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Andrijasevic, Rutvica. (2021). Forced labour in supply chains: Rolling back the debate on gender, migration and sexual commerce. European Journal of Women’s Studies, 13505068211020792. https://doi.org/10.1177/13505068211020791

Abstract

This article makes a conceptual contribution to the broader literature on unfree labour by challenging the separate treatment of sexual and industrial labour exploitation both by researchers and in law and policy. This article argues that the prevailing focus of the supply chain literature on industrial labour has inadvertently posited sexual labour as the ‘other’ of industrial labour thus obfuscating how the legal blurring of boundaries between industrial and service labour is engendering new modalities of the erosion of workers’ rights that are increasingly resembling those typical of sex work. This article advances the debate on unfree labour both conceptually and empirically. Conceptually, it highlights the relevance of social reproduction in understanding forms of labour unfreedom. Empirically, it demonstrates the similarities in forms of control and exploitation between sex work and industrial work by illustrating how debt and housing operate in both settings.

Mai, Nicola, P. G. Macioti, Calum Bennachie, Anne E. Fehrenbacher, Calogero Giametta, Heidi Hoefinger, and Jennifer Musto. ‘Migration, Sex Work and Trafficking: The Racialized Bordering Politics of Sexual Humanitarianism’. Ethnic and Racial Studies 0, no. 0 (10 March 2021): 1–22. https://doi.org/10.1080/01419870.2021.1892790.

Abstract

The article presents the findings of the SEXHUM project studying the impact of the different policies targeting migrant sex workers in Australia, France, New Zealand, and the United States. It draws on the concept of sexual humanitarianism, referring to how neoliberal constructions of vulnerability associated with sexual behaviour are implicated in humanitarian forms of support and control of migrant populations. Based on over three years of fieldwork we examine the differential ways in which Asian cis women and Latina trans women are constructed and targeted as vulnerable to exploitation, violence and abuse, or not, in relation to racialized and cis-centric sexual humanitarian canons of victimhood. Through our comparative analysis we expose how the implication of sexual humanitarian rhetoric in increasingly extreme bordering policies and interventions on migrant sex workers impacts on their lives and rights, arguing for the urgent need for social reform informed by the experiences of these groups.

Clemente, Mara. 2021. The long arm of the neoliberal leviathan in the counter-trafficking field: the case of Portuguese NGOs. International Review of Sociology, DOI: 10.1080/03906701.2021.1899366

Abstract


In recent decades, in many countries including Portugal, human trafficking has become an important issue on political agendas, attracting increased investment of financial and human resources, and the growing involvement of civil society organizations. Employing a historical perspective, this article analyses the role of non-governmental organizations (NGOs) in the counter-trafficking field, in particular, in the conceptualization of human trafficking, the elaboration of counter-trafficking policies and practices, and NGOs’ potentials and limitations in challenging them. Using data obtained through prolonged empirical research, the article argues that in contexts characterized by a high level of institutionalization and structural weakness in organized civil society, NGOs have little chance to assume a role beyond serving as a long arm of the neoliberal state apparatus. Both the outsourcing of certain counter-trafficking services to NGOs and the controversial yet undisputed national security-focused approach to trafficking represent integral parts of the practical logics of the counter-trafficking field, which remains largely unquestioned by counter-trafficking NGOs. These logics include the silencing of any debate about prostitution, at least within the Portuguese counter-trafficking apparatus.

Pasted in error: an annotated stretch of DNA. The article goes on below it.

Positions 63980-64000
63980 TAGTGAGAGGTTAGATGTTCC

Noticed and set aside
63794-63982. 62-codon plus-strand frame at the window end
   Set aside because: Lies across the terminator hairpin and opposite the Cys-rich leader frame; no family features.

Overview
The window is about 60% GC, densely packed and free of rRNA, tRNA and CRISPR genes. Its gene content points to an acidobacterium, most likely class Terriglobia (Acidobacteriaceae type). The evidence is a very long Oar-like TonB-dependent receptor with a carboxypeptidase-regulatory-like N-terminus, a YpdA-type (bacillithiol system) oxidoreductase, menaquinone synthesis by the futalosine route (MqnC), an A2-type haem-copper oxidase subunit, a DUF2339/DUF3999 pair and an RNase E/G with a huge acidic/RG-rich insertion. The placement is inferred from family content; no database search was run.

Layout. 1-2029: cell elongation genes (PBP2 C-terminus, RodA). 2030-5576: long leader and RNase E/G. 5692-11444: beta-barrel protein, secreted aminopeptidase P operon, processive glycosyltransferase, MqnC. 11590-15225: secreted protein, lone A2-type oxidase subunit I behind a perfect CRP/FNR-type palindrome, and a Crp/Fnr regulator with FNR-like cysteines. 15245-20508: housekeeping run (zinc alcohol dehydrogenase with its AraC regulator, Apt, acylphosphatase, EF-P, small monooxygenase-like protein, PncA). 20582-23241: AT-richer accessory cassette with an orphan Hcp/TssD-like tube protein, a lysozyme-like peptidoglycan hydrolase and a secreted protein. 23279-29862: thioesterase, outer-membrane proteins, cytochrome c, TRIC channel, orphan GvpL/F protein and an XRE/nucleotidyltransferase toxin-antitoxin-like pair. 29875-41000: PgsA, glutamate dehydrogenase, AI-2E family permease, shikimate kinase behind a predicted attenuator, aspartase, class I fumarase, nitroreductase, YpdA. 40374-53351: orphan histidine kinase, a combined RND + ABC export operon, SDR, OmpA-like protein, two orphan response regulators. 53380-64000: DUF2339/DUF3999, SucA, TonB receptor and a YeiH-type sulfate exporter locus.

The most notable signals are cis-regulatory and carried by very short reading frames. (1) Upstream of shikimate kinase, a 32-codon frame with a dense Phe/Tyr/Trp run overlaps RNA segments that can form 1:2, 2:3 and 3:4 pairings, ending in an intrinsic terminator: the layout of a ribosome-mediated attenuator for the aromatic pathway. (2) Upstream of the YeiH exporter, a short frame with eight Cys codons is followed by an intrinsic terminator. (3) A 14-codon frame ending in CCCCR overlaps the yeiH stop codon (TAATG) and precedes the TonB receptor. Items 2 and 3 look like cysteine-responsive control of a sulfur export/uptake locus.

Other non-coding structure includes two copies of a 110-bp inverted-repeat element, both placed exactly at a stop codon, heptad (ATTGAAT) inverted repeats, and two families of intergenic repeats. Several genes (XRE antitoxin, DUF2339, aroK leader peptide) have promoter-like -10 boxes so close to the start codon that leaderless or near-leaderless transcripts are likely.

Rosentel, Kris, Charlie M. Fuller, Shannon M. E. Bowers, Amy L. Moore, and Brandon J. Hill. ‘Police Enforcement of Sex Work Criminalization Laws in an “End Demand” City: The Persistence of Quality-of-Life Policing and Seller Arrests’. Archives of Sexual Behavior, 26 April 2021. https://doi.org/10.1007/s10508-020-01910-9.

Abstract

The purported goals of commercial sex work criminalization policies in the United States have shifted over the past two decades as local jurisdictions have adopted End Demand reforms. These reforms aim to refocus arrest from individuals who sell sexual services to buyers and facilitators, representing a departure from the quality-of-life, nuisance-focused approach of the late twentieth century. This article presents a case study examining enforcement of commercial sex laws in Chicago, a city that has been heralded as a leader in End Demand reforms. Our case study utilized annualized arrest statistics from 1998 to 2017 and individual arrest reports (n = 575) from 2015 to 2017. Commercial sex arrests by the Chicago Police Department have declined substantially over the past two decades, falling 98.4% from its peak. However, our analysis suggests that sellers of sexual services continue to face the heaviest burden of arrest (80.5%) and officers generally continue to approach commercial sex as a quality-of-life issue. We argue that this divergence between the goals and implementation of End Demand are the result of three institutional factors: street-level bureaucracy, logics of spatial governmentality, and participatory security. Our results suggest that the ideals of End Demand may be incompatible with the institutional realties of urban policing.

Lahav-Raz, Yeela. ‘The “Addict Sexual Script”: Addiction Discourse among Israeli Sex Industry Consumers’. Sexualities, 24 April 2021, 13634607211013284. https://doi.org/10.1177/13634607211013283.

Abstract


This article discusses the sexual script of Israeli sex industry consumers who self-identify as addicts. It argues that the ‘addict sexual script’ provides both an explanation for out of control sexual behaviour and a channel for expressing the individual client’s ‘right’ to be acknowledged for their suffering in the process of buying sex. Thus, the addict sexual script becomes a coping strategy that, while internalising sex consumption as socially deviant behaviour, also serves as a strategic practice for negotiating and challenging masculine hegemonic ideals. It concludes that the willingness to stigmatise and victimise themselves as disempowered individuals becomes a turning point, which, paradoxically, empowers sex consumers as actors in the framework of consumer capitalism.

Anglí, Mariona Llobet. ‘Will the End of Prostitution Eradicate Human Trafficking? Four Fallacies in the Abolitionist Approach’. EuCLR European Criminal Law Review 9, no. 1 (2019): 99–119. (Link)

Abstract